The CFPB announced on June 17 that it would delay the effective date of the “Know Before You Owe” rule until October 1, 2015. However, the proposed rule issued by the Bureau on June 25 now delays the effective date to Saturday, October 3, in part because it “may allow for smoother implementation by affording industry time over the weekend to launch new systems configurations and to test systems.” This rule, more commonly called the TRID (TILA-RESPA Integrated Disclosure) rule, seeks to provide customers a better understanding of their loan product when purchasing a home, while imposing countless new regulatory requirements upon the mortgage lending industry.
The CFPB announced that the delay was necessary “[b]ecause of an administrative error on the Bureau’s part in complying with the [Congressional Review Act] with respect to the TILA-RESPA Final Rule.” This “administrative error” was a failure to timely file with Congress a two-page form giving official notice of the new rule’s implementation. However, rather than merely delaying the implementation the required two weeks until mid-August, the CFPB extended the implementation until October 3, giving an additional six-week cushion.
The CFPB announced in early June – at which time the effective date for TRID was to be August 1 – that it would allow an informal, undefined “grace period” before commencing TRID enforcement for lenders working in good faith to implement TRID’s requirements. Director Cordray stated in a letter to Congress, “I have spoken with our fellow regulators to clarify that our oversight of the implementation of the Rule will be sensitive to the progress made by those entities that have squarely focused on making good-faith efforts to come into compliance with the rule on time.” Now that TRID will not be effective until October, it is unclear whether the CFPB will be less forgiving for good faith errors than it had planned to be when the rule was set to take effect in August. In light of the uncertainty, a bill was introduced in the House of Representatives in May that would prevent litigation and assessment of penalties for TRID violations where the the conduct alleged to be in violation occurred prior to January 1, 2016 and there has been a good faith effort to comply with TRID.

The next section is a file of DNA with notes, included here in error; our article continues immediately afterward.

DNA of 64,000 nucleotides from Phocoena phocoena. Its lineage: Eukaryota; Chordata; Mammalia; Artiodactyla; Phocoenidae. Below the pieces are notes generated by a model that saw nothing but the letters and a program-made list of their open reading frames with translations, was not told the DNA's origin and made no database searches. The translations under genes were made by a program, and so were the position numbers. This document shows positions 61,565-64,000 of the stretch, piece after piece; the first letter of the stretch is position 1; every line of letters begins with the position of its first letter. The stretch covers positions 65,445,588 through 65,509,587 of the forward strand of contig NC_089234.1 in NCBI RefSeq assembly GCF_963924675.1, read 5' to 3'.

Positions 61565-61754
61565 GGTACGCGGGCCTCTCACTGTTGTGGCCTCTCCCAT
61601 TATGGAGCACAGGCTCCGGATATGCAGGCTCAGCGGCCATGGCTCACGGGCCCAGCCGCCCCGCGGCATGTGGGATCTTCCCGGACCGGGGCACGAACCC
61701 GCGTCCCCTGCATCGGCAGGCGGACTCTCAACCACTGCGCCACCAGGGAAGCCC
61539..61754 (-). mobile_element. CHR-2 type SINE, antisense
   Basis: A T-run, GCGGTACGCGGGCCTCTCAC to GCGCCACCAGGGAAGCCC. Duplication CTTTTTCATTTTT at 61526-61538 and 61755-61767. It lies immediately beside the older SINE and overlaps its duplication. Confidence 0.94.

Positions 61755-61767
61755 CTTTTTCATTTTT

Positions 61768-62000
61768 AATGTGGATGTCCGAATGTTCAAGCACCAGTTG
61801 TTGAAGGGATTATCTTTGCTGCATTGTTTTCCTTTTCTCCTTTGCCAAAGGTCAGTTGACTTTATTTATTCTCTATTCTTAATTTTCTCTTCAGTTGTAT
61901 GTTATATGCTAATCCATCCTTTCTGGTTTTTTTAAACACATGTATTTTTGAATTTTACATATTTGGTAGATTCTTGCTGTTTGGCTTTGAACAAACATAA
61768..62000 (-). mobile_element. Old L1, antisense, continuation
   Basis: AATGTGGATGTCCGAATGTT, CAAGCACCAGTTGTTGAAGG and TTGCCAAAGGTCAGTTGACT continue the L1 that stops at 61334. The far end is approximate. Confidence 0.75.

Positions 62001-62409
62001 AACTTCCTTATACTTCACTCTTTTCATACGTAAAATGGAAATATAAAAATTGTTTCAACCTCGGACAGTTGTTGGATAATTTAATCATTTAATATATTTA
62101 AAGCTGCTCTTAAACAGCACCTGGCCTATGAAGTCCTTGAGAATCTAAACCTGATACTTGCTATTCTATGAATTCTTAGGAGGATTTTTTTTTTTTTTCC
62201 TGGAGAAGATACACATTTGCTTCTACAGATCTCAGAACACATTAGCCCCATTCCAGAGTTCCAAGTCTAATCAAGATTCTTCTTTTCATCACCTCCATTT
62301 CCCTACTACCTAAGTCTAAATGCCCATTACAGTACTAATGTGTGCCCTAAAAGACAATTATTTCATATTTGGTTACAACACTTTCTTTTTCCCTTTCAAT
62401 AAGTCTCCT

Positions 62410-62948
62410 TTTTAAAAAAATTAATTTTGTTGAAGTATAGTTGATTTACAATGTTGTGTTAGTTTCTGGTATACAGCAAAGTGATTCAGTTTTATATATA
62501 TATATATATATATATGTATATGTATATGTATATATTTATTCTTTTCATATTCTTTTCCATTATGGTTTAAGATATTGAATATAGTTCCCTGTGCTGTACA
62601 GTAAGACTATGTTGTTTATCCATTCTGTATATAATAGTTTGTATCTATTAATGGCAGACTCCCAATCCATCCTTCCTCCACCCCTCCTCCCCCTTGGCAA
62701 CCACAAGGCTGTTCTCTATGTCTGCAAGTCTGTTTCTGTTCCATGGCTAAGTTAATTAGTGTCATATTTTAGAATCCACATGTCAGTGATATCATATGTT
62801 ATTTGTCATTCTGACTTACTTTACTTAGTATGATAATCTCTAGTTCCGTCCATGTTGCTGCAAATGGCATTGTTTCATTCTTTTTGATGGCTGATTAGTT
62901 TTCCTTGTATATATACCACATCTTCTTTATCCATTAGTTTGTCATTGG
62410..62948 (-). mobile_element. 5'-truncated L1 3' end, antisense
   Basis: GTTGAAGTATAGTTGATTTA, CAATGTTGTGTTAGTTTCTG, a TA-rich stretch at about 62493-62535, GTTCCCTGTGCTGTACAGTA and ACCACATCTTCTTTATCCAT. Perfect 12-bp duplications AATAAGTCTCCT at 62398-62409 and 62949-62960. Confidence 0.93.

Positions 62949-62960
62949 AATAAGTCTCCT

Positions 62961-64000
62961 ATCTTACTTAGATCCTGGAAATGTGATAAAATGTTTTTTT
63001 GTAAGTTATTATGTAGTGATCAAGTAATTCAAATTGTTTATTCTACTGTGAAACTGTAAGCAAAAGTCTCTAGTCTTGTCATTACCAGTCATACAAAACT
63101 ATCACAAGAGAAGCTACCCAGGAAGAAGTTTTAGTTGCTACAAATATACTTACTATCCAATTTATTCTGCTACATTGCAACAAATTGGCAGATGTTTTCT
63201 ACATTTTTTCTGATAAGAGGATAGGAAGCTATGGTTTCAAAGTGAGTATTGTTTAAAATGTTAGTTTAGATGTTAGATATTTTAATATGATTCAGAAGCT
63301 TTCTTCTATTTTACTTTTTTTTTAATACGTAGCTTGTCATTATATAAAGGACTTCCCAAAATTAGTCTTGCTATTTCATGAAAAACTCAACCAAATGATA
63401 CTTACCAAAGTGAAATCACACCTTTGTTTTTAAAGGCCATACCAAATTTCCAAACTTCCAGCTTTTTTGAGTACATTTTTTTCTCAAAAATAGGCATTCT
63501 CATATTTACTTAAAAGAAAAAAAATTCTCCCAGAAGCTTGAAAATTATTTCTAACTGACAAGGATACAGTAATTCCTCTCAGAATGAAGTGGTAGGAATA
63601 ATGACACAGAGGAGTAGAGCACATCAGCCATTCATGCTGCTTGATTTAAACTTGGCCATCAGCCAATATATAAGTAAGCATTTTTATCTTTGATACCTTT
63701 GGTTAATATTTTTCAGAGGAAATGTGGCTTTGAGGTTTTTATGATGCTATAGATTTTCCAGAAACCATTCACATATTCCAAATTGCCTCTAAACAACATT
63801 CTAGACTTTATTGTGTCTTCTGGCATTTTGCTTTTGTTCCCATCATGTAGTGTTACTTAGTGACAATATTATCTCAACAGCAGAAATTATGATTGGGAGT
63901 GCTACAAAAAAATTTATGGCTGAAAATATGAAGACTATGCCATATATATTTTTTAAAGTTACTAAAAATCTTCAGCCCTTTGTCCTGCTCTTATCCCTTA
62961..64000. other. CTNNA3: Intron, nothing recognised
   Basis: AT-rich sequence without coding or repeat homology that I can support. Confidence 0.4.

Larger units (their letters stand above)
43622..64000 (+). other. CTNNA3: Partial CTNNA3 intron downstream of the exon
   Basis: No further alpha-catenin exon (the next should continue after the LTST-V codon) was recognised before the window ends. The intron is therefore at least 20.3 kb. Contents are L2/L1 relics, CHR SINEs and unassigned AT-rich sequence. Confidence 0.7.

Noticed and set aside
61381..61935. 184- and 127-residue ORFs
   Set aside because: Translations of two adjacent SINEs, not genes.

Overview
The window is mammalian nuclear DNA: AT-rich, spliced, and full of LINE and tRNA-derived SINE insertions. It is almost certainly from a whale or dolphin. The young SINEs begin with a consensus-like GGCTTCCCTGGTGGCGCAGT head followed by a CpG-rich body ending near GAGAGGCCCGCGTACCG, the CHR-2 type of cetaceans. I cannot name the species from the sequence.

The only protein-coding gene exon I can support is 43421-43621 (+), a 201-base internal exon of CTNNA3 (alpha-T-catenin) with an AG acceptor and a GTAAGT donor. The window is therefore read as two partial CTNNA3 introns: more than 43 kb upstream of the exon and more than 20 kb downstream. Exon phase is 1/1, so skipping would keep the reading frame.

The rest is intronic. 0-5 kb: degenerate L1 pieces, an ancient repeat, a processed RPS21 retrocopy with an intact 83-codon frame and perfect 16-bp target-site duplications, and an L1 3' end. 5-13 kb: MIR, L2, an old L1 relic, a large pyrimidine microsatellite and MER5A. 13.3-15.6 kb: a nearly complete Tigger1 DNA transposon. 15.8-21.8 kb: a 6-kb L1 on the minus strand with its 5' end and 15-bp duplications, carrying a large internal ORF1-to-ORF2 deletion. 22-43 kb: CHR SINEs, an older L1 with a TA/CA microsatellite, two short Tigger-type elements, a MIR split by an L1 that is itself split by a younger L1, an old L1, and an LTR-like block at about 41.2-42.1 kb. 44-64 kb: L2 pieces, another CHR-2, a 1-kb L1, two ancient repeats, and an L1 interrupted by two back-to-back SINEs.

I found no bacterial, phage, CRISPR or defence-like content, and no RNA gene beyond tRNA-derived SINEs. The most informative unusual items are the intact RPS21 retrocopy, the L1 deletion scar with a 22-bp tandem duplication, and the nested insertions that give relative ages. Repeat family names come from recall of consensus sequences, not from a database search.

The delay in the rule’s implementation, while welcomed by many, has caused difficulty for some institutions. Many lenders were prepared and had programmed their internal systems for an August 1 “go-live” date, and in some cases they must now undertake significant work to reverse course and prepare for an October implementation. For most institutions, however, the delay provides an opportunity for additional employee training, systems testing, and fine-tuning of processes.
Lenders can take advantage of this additional time to make process changes prior to October 1 that will ease the transition. For instance, while the CFPB prohibits early adoption of the rule’s new forms, lenders can begin using the new six-item application standard in advance of the rule’s implementation in order to work out any errors before they become legal violations. Further, lenders can begin sending closing packages earlier to become comfortable with the requirement to provide closing disclosures at least three days prior to consummation. Although the possibilities are limited for early application of the rule’s requirements, dealing now with key changes such as these can allow greater focus on other inevitable glitches that will arise after the rule’s implementation. It can also serve as evidence of good faith compliance to the extent such evidence may be necessary in a future investigation or enforcement proceeding.